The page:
Why should you read the DVD review before buying, if you're already a fan? Appellate Judge James A. Stewart warns about the evils of accidental double-dips.
"Charles—I—I think that they ought to put him in a kennel."
Can you imagine the heir to the British throne as a bulldog in a kennel? Maybe for Season Three, the team from Aardman Animation will do celebrity interviews, but for now, it's ordinary people who are going to the dogs—and other creatures.
Those of you who enjoyed Creature Comforts: The Complete First Season know that Aardman Animation (Wallace & Gromit: The Curse of the Were-Rabbit) took interviews with members of "The Great British Public" and put them into the animated mouths of plasticine, animated animals. The concept was first used in an Oscar-winning animated short in 1990, then became a weekly ITV series in 2003. Since it takes a while to create thousands of slightly different frames of plasticine animals, the episodes in Creature Comforts: The Complete Second Season are from 2005.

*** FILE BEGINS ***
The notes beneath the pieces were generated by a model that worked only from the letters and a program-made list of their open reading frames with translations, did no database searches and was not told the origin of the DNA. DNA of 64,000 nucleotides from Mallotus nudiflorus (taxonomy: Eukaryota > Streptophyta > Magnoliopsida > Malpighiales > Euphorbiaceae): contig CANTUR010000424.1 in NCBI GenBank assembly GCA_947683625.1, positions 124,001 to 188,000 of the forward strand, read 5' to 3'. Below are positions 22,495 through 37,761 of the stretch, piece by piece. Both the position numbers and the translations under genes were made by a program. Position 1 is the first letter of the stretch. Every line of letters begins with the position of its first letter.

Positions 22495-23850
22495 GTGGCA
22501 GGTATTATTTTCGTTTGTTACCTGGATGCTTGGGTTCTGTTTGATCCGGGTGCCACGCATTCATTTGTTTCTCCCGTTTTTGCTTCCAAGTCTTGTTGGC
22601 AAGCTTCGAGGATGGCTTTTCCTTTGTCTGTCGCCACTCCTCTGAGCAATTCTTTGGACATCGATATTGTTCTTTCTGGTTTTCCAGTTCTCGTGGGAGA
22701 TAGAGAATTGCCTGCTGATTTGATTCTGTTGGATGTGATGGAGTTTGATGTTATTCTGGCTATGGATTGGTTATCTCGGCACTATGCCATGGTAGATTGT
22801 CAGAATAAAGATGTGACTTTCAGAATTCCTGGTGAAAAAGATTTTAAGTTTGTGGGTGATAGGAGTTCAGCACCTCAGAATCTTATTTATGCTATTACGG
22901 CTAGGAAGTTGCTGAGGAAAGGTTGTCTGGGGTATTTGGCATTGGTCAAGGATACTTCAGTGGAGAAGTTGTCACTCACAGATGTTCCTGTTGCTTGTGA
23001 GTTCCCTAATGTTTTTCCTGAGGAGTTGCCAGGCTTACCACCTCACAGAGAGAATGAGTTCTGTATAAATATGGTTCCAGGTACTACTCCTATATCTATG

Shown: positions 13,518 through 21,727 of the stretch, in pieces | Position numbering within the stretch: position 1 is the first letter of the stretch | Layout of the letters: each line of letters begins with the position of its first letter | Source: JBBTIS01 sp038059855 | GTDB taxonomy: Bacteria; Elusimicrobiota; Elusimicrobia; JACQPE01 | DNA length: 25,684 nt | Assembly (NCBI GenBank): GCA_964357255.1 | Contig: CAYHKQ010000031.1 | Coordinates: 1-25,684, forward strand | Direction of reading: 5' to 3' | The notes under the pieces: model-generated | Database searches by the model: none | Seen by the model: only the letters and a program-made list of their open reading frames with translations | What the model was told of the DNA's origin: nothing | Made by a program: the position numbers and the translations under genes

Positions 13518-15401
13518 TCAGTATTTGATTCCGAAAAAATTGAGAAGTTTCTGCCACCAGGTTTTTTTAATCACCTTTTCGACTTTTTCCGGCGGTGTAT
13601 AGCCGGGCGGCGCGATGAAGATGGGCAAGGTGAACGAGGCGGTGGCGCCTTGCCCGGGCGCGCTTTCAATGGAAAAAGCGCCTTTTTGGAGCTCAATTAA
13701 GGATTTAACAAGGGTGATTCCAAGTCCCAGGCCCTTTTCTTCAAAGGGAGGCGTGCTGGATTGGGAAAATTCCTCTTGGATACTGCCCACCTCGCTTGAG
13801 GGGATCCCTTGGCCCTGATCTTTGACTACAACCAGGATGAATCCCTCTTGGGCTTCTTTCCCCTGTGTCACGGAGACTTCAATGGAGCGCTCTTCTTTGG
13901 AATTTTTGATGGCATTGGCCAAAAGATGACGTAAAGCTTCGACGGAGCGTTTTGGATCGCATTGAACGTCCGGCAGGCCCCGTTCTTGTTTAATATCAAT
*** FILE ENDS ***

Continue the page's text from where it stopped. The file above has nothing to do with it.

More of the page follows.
Facts of the Case
The 13 episodes in this two-disc set include:
The double-length "Merry Christmas Everybody!" is featured on its own disc, with everything else on the other disc. This episode has also been released separately, as Creature Comforts: Merry Christmas Everybody!; it's been reviewed in detail separately as well. Beware of accidental double-dips!
In a profile of the Aardman animation team, a sketch artist says the Aardman crew was trying for more of a Gary Larson look to the second season of Creature Comforts. True, you get more of Trixie and Captain Cuddlepuss, two favorite characters from Season One. Now that she mentions it, though, the new series does have more grotesqueries—bats, spiders, slugs, and flies. The ITV Creature Comforts Web site boasts that the new series features more than 100 new characters. The result is visuals that are more ironic and surreal than in the first season. You'll see penguins going out for ice cream, a spider on a rearview mirror talking about the way people drive, and a fly saying, "I hate spiders."